Google Is Now Getting Sued by Android App Developers

Google antitrust lawsuit
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Android app developers are suing Google over antitrust issues. The proposed class-action lawsuit could get very big, very quickly.

The class-action lawsuit outlines Google’s “ongoing abuse of its market power, including the exclusion of competition, the stifling of innovation, the inhibition of consumer choice, and Google’s imposition on app developers of a supracompetitive 30% transaction fee.”

The 30% App Store tax is Spotify’s chief complaint against both Apple and Google, too. The 30% tax has become an industry standard for digital goods on app stores and in games. Ebooks, audiobooks, virtual items, and music subscriptions – all app developers are forced to hand over 30% of their price to be listed on iOS and Android.

The app developer’s attorneys argue that Google extracts more money from developers than they should have to pay.

“This high fee artificially raises the price of the products sold there,” the lawsuit states. “But for Google’s exclusionary behavior, the Android app market would have more and more meaningful and effective competition.”

The antitrust lawsuit is filed in the US District Court for the Northern District of California. It states that Google has engaged in rampant antitrust behavior, including anti-competitive contracts and abusing its dominance in Android apps. European regulators already agree with most of what the lawsuit alleges: they slapped Google with a record fine of $5.1 billion over antitrust behavior.

“For years, Google has gotten away with widespread anticompetitive practices that hold app developers hostage. Robbing them of profits they would otherwise receive for their work product,” Steve Berman, managing partner of Hagens Berman, says.

Hagens Berman also filed a class-action lawsuit against Apple on behalf of iOS developers. The suit is similar to its lawsuit against Google, surrounding Apple’s monopolization of the App Store.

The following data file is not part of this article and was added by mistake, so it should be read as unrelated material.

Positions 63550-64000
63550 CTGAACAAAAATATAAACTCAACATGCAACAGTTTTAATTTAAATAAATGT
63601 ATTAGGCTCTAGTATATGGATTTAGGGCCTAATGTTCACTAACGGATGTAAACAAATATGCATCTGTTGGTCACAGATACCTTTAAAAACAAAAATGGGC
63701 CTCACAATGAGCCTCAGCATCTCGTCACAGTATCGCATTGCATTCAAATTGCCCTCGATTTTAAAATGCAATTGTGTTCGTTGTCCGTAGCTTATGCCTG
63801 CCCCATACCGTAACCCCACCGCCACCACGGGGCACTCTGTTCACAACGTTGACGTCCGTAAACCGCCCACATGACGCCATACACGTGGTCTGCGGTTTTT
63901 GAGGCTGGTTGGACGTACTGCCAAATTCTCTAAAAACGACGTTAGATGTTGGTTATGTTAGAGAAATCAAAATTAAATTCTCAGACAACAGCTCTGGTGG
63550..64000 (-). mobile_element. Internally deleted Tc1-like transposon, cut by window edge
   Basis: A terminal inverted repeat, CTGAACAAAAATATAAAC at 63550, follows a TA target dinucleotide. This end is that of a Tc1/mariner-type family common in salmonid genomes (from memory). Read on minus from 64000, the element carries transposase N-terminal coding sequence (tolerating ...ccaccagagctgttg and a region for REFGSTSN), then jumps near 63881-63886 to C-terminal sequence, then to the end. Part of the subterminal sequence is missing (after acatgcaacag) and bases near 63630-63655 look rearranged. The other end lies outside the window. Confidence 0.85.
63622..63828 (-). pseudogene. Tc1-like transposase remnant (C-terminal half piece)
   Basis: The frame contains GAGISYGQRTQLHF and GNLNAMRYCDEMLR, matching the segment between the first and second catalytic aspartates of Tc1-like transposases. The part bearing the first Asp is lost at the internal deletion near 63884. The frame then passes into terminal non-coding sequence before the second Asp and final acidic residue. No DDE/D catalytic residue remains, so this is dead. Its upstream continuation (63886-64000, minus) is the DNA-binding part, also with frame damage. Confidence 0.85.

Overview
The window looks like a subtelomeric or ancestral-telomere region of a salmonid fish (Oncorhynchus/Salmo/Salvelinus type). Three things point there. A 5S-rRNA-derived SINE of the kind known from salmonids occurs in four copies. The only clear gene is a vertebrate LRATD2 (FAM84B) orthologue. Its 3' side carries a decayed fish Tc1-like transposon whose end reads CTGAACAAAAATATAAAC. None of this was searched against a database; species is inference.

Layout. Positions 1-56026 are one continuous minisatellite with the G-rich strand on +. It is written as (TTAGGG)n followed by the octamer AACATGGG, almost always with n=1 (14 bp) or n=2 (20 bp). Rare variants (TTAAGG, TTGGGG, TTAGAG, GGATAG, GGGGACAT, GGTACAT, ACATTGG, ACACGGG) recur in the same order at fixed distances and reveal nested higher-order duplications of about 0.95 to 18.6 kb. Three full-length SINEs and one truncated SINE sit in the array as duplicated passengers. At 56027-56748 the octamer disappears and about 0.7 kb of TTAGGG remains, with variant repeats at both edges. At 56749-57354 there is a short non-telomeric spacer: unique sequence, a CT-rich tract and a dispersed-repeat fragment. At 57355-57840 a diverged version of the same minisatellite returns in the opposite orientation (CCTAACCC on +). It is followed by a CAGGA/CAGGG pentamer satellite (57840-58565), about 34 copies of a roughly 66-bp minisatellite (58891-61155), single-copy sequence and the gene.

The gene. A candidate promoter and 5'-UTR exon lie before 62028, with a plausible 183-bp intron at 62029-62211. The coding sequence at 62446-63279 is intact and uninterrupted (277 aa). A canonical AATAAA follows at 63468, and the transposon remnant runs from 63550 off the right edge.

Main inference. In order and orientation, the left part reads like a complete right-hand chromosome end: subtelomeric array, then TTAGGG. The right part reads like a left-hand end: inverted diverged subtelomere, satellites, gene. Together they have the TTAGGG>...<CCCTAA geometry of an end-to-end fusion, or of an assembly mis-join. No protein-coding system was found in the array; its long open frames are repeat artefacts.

“We have taken on Google and Apple for what we believe to be improper and unlawful behavior that harms app developers. For consumers, we have filed suit against Amazon as to its monopolistic behavior that has driven up the cost of essential goods during the COVID-19 pandemic.”

“The CEO of Google’s corporate parent, Alphabet, has admitted that Google’s supracompetitive transaction fee is anything but an outcome of competition. Instead, it has ‘been the industry standard’ – in other words, it is what Google’s fellow monopolist Apple imposes in its parallel, closed iOS universe,” the lawsuit against Google states.

They’re not wrong. Video game platform Steam launched its marketplace for other game developers in 2005, three years before the App Store. The baseline 30% established during that era has become the ‘industry standard’ to which Google refers. Both Apple and Google used that model with the respective launches of the iOS and Google Play Store.

One Response

  1. Adult

    If you want to sell your products in MY store to MY customers, 30% is more than fair. Any one of those developers that contests they brought their “customers” over to the app store is delusional or smart enough to have already monetized outside the platform. Which Apple and Google both allow. For only $100/yr you can give your free app to billions of people. And you are free to monetize those customers any way you want outside of the app store. If I was Apple, I’d want a commission on ANY customer you acquired through my hardware and software. Google only charges $25 one time to give away your app to billions of people.